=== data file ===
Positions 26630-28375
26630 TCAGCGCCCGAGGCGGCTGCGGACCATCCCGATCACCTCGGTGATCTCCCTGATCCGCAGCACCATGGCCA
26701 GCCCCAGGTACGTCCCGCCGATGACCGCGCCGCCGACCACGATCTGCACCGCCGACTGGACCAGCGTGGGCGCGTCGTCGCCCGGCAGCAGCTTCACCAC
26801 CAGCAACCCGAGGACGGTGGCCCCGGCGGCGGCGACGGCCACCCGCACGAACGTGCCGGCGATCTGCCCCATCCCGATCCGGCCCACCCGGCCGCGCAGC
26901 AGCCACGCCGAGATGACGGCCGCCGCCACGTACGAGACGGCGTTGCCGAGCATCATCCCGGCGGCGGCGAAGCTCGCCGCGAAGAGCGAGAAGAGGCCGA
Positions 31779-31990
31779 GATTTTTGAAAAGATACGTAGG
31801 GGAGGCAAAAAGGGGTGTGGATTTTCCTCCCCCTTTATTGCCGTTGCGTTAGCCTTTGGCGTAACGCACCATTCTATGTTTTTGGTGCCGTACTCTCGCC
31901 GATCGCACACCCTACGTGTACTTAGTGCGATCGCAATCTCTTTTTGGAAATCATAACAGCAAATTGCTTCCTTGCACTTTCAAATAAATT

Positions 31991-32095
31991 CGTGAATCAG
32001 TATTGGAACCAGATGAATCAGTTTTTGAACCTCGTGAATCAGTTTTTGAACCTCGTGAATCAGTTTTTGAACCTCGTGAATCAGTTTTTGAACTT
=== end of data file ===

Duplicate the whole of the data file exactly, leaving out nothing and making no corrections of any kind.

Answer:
Positions 26630-28375
26630 TCAGCGCCCGAGGCGGCTGCGGACCATCCCGATCACCTCGGTGATCTCCCTGATCCGCAGCACCATGGCCA
26701 GCCCCAGGTACGTCCCGCCGATGACCGCGCCGCCGACCACGATCTGCACCGCCGACTGGACCAGCGTGGGCGCGTCGTCGCCCGGCAGCAGCTTCACCAC
26801 CAGCAACCCGAGGACGGTGGCCCCGGCGGCGGCGACGGCCACCCGCACGAACGTGCCGGCGATCTGCCCCATCCCGATCCGGCCCACCCGGCCGCGCAGC
26901 AGCCACGCCGAGATGACGGCCGCCGCCACGTACGAGACGGCGTTGCCGAGCATCATCCCGGCGGCGGCGAAGCTCGCCGCGAAGAGCGAGAAGAGGCCGA
Positions 31779-31990
31779 GATTTTTGAAAAGATACGTAGG
31801 GGAGGCAAAAAGGGGTGTGGATTTTCCTCCCCCTTTATTGCCGTTGCGTTAGCCTTTGGCGTAACGCACCATTCTATGTTTTTGGTGCCGTACTCTCGCC
31901 GATCGCACACCCTACGTGTACTTAGTGCGATCGCAATCTCTTTTTGGAAATCATAACAGCAAATTGCTTCCTTGCACTTTCAAATAAATT

Positions 31991-32095
31991 CGTGAATCAG
32001 TATTGGAACCAGATGAATCAGTTTTTGAACCTCGTGAATCAGTTTTTGAACCTCGTGAATCAGTTTTTGAACCTCGTGAATCAGTTTTTGAACTT